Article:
And he went on his journeys from the south, even to Beth-el, unto the place where his tent had been at the beginning, between Beth-el and Hai, unto the place of the altar, which he had made there at the first: and there Abram called on the name of the Lord.

And Lot also, which went with Abram, had flock* and herds, and tents. And the land was not able tobear them, that they might dwell together: for their substance was great, so that they could, not dwell together.

And there was a strife between the herdmen of Abram's cattle, and the herdmen of Lot's cattle: and the Canaanite and the Perizzite dwelled therAn the

land. - . ..L'-ii • V

And Abram said unto Lot, Let there be no strife, 1

pray thee, between me and thee, and between my

herdmen and thy herdmen: for we be brethren.

Is not the whole land before thee? Separate thyself,

X pray thee, from roe: if thou wilt take to the left hand,.

E 3 then then I will go to the right; or if thou depart to the right hand, then I will go the left.

And Lot lifted up his eyes, and beheld all the plain of Jordan, that it was well watered every where, before the Lord destroyed Sodom and Gomorrah, even as the garden of the Lord, like the land of Egypt, as thou comest unto Zoar.

Then Lot chose him all the plain of Jordan; and Lot journeyed east: and they separated themselves the one from the other.

Abram dwelled in the land of Canaan, and Lot dwelled in the cities of the plain, and' pitched his tent toward* Sodom.

. But the men of SoJcm were wicked, and sinners be-' fore the Lop D exceedingly. 1

And the Lord said unto Abram. after that Lot wasseparated from him, Lift up-now thine eyes,' and look from the place where' thou art, northward,-and south-ward, and eastward, and westward. •'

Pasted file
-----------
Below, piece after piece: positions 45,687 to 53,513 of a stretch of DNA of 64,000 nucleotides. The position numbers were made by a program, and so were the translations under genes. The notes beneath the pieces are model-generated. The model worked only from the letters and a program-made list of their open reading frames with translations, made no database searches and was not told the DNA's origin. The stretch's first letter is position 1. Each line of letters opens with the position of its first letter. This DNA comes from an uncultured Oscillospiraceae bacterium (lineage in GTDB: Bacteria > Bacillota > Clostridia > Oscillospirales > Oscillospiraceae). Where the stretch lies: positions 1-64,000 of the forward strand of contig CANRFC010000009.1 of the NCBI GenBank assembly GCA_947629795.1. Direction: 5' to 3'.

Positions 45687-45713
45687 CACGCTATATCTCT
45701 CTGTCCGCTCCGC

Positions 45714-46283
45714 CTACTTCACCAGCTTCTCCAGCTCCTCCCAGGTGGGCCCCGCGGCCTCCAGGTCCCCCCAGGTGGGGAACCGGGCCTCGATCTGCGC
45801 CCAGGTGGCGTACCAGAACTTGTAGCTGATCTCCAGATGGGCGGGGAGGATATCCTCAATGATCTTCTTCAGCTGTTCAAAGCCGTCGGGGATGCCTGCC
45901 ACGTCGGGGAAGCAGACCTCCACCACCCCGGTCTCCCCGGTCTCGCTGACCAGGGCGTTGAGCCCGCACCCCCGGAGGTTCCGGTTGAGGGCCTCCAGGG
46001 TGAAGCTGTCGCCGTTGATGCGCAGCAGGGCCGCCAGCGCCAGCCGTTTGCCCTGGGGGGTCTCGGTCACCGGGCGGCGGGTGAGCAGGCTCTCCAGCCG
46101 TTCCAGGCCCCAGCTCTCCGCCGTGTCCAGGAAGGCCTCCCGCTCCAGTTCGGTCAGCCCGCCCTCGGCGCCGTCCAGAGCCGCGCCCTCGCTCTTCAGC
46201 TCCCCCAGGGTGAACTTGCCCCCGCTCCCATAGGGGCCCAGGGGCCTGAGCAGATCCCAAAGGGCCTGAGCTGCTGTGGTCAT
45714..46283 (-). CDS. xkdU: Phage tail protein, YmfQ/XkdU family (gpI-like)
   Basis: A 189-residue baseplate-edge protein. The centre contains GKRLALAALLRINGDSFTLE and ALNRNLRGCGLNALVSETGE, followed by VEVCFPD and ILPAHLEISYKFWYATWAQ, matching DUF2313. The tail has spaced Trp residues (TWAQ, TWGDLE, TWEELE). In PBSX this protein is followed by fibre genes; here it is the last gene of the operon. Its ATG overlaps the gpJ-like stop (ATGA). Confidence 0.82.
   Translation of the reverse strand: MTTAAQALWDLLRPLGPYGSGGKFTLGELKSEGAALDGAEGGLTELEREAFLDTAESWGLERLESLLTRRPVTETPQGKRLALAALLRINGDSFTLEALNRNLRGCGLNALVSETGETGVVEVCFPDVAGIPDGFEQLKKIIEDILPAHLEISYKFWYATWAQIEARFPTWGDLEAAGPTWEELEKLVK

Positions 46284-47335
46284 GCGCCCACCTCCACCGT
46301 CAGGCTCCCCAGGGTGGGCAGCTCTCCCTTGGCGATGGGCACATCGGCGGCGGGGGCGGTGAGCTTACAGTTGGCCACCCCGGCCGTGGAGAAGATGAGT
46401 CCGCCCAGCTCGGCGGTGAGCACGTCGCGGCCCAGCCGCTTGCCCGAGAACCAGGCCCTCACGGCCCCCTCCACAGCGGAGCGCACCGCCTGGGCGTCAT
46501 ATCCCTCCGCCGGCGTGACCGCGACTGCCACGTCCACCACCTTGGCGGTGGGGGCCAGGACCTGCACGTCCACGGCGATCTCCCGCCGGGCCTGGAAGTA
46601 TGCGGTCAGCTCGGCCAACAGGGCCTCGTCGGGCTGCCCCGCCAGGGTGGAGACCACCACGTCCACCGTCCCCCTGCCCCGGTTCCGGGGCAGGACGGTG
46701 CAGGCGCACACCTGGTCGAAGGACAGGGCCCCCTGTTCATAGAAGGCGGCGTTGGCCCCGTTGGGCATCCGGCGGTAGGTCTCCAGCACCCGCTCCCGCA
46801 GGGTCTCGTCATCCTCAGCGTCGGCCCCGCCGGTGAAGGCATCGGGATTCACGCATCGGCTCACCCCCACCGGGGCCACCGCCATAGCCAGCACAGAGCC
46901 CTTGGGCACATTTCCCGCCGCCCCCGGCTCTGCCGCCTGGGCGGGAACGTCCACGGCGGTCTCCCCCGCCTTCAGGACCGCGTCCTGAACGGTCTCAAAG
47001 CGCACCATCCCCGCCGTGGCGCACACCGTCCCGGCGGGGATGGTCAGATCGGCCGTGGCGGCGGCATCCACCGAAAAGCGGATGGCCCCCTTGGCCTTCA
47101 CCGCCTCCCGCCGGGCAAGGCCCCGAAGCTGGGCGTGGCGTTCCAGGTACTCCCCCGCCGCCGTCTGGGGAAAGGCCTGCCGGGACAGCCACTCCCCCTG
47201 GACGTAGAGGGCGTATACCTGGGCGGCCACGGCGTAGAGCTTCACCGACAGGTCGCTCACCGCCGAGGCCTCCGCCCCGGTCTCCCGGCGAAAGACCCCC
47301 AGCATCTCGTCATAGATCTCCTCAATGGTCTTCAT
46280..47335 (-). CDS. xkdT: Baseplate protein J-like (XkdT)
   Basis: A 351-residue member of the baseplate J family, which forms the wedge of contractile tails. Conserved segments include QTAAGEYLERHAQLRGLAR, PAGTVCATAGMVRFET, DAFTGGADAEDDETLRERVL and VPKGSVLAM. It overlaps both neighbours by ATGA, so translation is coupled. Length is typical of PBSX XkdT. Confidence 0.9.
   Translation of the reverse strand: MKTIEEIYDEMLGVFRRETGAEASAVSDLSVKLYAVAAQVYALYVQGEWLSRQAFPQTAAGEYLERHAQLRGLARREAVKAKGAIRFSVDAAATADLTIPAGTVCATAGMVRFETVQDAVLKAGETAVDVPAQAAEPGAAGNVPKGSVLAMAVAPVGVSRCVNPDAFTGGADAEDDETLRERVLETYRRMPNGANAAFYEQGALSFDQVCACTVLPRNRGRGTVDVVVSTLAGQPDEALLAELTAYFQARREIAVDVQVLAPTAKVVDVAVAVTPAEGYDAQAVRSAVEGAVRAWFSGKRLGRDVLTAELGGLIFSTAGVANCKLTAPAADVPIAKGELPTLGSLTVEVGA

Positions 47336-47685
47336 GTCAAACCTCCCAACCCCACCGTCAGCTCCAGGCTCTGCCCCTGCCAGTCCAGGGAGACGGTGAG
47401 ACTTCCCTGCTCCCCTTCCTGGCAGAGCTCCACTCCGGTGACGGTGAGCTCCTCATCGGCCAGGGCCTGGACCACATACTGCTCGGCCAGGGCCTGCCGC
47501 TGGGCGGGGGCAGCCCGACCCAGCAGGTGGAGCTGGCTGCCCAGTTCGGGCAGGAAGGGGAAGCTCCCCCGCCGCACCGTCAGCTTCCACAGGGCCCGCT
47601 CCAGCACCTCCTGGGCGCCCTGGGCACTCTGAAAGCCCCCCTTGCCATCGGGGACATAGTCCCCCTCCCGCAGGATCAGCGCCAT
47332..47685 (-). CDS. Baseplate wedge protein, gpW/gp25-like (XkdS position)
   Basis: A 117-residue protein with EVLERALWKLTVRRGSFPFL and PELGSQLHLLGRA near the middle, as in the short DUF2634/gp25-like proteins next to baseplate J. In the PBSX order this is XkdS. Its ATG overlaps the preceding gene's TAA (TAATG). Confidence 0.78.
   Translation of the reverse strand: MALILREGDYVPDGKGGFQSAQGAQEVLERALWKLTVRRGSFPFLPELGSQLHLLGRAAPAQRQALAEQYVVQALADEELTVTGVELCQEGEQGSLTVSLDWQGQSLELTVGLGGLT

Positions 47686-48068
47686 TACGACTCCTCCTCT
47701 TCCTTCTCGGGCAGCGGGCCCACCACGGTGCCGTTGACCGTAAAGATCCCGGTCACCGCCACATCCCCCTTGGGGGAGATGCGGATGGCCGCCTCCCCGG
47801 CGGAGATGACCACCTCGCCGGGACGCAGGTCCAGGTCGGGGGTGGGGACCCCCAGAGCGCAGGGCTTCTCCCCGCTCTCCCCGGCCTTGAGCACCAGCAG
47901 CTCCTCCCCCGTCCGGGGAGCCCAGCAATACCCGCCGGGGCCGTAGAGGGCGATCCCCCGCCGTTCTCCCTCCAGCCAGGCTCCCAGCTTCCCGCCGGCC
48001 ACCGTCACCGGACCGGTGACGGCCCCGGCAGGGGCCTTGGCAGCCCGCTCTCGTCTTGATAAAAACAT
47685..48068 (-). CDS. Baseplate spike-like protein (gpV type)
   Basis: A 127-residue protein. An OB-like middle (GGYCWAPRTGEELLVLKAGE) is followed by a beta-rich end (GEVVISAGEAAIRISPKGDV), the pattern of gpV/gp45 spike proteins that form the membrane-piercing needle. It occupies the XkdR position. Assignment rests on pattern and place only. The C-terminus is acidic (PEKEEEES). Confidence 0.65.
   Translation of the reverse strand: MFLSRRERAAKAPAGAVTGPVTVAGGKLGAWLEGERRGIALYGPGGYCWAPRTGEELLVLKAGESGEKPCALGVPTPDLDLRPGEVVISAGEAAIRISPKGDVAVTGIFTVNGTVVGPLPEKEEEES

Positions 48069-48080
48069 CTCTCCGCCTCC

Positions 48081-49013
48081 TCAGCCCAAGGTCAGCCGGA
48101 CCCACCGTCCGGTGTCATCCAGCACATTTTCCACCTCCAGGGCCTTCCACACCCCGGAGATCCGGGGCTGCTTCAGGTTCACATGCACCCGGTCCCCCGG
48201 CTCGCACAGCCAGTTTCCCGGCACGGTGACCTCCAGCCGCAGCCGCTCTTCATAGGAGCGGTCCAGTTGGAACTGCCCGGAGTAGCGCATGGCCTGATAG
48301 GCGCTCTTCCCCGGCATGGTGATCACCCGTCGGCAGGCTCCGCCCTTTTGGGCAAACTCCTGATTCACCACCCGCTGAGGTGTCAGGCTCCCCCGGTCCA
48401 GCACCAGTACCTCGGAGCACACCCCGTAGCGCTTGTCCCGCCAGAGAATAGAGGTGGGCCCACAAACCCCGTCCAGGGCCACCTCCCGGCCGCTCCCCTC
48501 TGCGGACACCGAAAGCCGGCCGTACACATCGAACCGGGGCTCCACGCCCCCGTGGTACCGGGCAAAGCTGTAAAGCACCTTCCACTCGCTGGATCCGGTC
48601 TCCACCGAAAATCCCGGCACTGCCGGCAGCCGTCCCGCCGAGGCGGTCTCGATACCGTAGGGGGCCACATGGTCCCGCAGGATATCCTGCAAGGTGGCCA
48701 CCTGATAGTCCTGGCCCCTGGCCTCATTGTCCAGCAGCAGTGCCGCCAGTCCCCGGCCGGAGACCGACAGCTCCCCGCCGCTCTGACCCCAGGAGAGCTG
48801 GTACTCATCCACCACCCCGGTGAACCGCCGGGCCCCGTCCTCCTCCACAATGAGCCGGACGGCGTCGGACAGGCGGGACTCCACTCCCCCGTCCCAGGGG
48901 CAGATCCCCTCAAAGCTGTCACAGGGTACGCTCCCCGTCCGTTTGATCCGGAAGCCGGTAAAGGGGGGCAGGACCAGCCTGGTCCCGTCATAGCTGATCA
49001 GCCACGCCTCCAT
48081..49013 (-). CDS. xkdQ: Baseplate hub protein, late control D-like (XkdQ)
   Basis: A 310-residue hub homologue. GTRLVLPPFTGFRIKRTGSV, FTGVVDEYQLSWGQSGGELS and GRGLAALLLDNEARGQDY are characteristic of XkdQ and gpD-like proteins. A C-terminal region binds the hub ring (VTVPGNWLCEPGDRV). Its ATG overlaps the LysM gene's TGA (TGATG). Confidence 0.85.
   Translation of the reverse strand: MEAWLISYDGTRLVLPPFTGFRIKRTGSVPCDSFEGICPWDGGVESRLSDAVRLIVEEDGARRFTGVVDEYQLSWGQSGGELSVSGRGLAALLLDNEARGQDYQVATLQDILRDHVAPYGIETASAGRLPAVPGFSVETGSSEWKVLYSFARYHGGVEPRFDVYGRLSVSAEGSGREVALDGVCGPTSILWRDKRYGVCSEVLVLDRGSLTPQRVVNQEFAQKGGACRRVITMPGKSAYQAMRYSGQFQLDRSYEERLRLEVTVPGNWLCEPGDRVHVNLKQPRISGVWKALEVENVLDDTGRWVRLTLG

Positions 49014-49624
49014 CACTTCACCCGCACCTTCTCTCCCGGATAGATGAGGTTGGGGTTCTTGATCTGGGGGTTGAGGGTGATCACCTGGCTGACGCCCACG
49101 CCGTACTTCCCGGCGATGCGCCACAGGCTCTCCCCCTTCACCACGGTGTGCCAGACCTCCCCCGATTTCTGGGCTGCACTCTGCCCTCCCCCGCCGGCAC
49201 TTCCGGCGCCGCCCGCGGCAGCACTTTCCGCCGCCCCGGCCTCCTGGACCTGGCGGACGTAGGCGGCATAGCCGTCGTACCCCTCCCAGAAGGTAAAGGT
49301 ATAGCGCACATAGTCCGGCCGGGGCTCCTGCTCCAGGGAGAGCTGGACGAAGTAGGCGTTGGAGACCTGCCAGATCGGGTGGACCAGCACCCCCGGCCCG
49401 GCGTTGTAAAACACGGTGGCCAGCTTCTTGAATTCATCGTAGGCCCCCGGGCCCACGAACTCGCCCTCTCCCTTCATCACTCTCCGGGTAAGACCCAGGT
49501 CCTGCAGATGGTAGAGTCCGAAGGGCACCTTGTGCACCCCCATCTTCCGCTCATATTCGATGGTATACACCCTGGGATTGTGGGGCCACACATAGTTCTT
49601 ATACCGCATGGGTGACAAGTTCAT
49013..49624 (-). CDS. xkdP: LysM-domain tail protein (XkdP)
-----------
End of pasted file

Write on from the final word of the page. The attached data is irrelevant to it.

For all the land which thou seest,- to' thee will I giVe it, and to thy seed for ever.. i

And I will make thy seed "as the dust of the earth; so that if a man csn number the dust of the earth, then shall thy seed also be numbe red:

Arise, walk through the land in the length of it, and in the breadth of it: for I will give it unto thee.


The inhabitants of Canaan were not immediately driven away to make room for Abram; but from this time he had a right to consider the land as the inheritance of his posterity: however, he was contented with such a portion of it, as was sufficient for the maintenance of himself and his dependants; but it was, without doubt, c i Tery very comfortable to him to receive from the Supreme Governor of the world, a grant of country sufficient For the sustenance of the numerous posterity which "was promised to him. •. .

From this part of Abram's history, we should learn" to pay regard to religion, wherever we go: to be kind and obliging to relations, and to place a firm trust and confidence in the promises of God. The friendly and' courteous- behaviour of Abram to Lot, is highly worthy of imitation, as it was calculated to promote peace and harmony, which are too often destroyed by the dispute* of relations, and disagreements among their servants.


Abram's Covenant With Abimelech.

- • . -a * • •' •

i :v From Ginesis, Chap. xx.

An D Abram journeyed from thence toward the south country, and dwelled between Kadesh and Shur, and sojourned in Gerar. ' And 'Abram said of Sarah his' wife, she lis my sister: and Abimelech king of Gerarsent and took Sarah.

But God came to Abimelech in a dream by • night, and said to him, Behold, thou art but a dead man, for the woman which thou hast taken: for she is a man's wife. And Abimelech said, Loud, wilt thou slay also a righteous nation?

Said he not unto me, She is my sister? and she, even she herself said, He is my brother? In the integrity of my heart, and innocency of my hands, have I done this.

And God said unto him in a dream. Yea, 1 know that thou didst this in the integrity of thy heart; for I also withheld thee from sinning against me.

Now, therefore, restore the man his wife; for he is a
E 4s prophet,